in this appeal the numerical "reasonable progress
goals" and the EPA's decision to jettison the
affirmative defense for malfunction. The panel held that it
was barred from reviewing those issues in this proceeding,
and dismissed that portion of the petitions.
remaining objections that were ripe for consideration
consisted of a series of technical challenges to the emission
controls imposed on a cement kiln and copper smelters.
According due deference, the panel held that the EPA's
emission-control measures were not arbitrary or capricious
and thus constituted valid agency rulemaking.
McGuffey III (argued) and Justin Wong, Troutman Sanders LLP,
Atlanta, Georgia; Paul L. Gale, Troutman Sanders LLP, Irvine,
California; Peter S. Glaser, Troutman Sanders LLP,
Washington, D.C.; James T. Skardon, Assistant Attorney
General, Environmental Enforcement Section; Mark Brnovich,
Attorney General; Office of the Attorney General, Phoenix,
Arizona; for Petitioner State of Arizona.
BYBEE, Circuit Judge:
late 1970s, Congress declared it a "national goal"
to improve air visibility in federal parks and forests. 42
U.S.C. § 7491(a)(1); see also 40 C.F.R. §
81.400 et seq. (listing all national parks, national
monuments, and wilderness areas Congress sought to protect).
To achieve that goal, Congress sought to reduce emissions of
various pollutants through a new regulatory scheme codified
in Section 169A of the Clean Air Act (CAA). 42 U.S.C. §
7491(b). That scheme required each state with emissions
impacting protected federal lands to create a State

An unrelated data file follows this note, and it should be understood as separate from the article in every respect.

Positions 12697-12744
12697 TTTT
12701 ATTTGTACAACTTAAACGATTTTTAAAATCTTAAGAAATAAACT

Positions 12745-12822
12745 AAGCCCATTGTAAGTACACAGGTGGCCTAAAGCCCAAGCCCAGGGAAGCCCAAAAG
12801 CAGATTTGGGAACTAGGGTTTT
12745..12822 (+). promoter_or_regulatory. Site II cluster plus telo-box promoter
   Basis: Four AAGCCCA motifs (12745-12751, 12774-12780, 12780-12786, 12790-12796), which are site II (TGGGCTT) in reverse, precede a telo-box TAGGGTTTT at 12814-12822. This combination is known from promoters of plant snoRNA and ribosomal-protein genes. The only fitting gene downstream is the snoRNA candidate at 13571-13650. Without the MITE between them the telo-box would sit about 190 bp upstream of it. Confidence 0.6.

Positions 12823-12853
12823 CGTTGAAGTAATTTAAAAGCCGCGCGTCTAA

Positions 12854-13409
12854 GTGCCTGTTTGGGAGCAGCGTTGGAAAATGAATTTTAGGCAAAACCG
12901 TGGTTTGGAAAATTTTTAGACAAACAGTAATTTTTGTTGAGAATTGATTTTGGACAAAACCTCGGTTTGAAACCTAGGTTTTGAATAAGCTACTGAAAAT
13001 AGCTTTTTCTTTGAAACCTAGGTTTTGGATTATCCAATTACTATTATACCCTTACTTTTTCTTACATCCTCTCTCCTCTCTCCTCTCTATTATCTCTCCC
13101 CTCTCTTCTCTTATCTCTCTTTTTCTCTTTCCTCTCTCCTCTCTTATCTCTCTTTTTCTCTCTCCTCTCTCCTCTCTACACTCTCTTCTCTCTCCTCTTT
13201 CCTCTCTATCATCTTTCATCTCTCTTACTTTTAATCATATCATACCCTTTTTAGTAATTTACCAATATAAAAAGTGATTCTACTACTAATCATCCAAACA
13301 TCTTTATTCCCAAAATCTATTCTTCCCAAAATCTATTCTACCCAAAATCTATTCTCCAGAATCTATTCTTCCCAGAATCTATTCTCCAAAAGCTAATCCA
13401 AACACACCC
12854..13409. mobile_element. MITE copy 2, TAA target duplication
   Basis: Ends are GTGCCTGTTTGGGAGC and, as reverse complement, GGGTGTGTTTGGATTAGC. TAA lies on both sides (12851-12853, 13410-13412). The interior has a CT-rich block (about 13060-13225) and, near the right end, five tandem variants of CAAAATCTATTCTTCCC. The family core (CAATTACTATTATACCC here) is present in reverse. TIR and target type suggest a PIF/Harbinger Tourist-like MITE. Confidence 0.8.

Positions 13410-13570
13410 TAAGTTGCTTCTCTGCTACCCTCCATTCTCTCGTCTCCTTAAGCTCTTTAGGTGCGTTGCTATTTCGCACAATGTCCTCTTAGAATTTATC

Implementation Plan (SIP) describing how the state intended
to make reasonable progress toward the national visibility
goal. Id. §§ 7410(a), 7491(b)(2). If the
state submitted either a deficient SIP or none at all, the
CAA required the EPA to promulgate its own plan-called a
Federal Implementation Plan (FIP)-to force compliance with
Congress's mandate. Id. § 7410(c)(1).
extensive litigation arose when Arizona-a state containing
twelve wilderness areas subject to Section 169A, see
40 C.F.R. § 81.403-clashed with the EPA over its SIP
submitted in 2011. Although the SIP listed proposals to
manage and reduce emissions from various industrial sources
operated within the state, the EPA determined that Arizona
could do better in improving visibility. The EPA disapproved
certain aspects of Arizona's SIP and issued its own FIP
that imposed enhanced emission-control measures.
EPA's actions spawned a series of legal challenges from
Arizona and several private companies subject to EPA
regulation (collectively, Petitioners). We have rejected most
of those challenges in two prior decisions, concluding that
the EPA acted within its authority when it disapproved
portions of Arizona's SIP that it deemed problematic.
Arizona ex rel. Darwin v. EPA (Arizona I),
815 F.3d 519, 524 (9th Cir. 2016); Phoenix Cement Co. v.
EPA, 647 Fed.App'x 702, 704-05 (9th Cir. Mar. 31,
2016). All that remains before us now are Petitioners'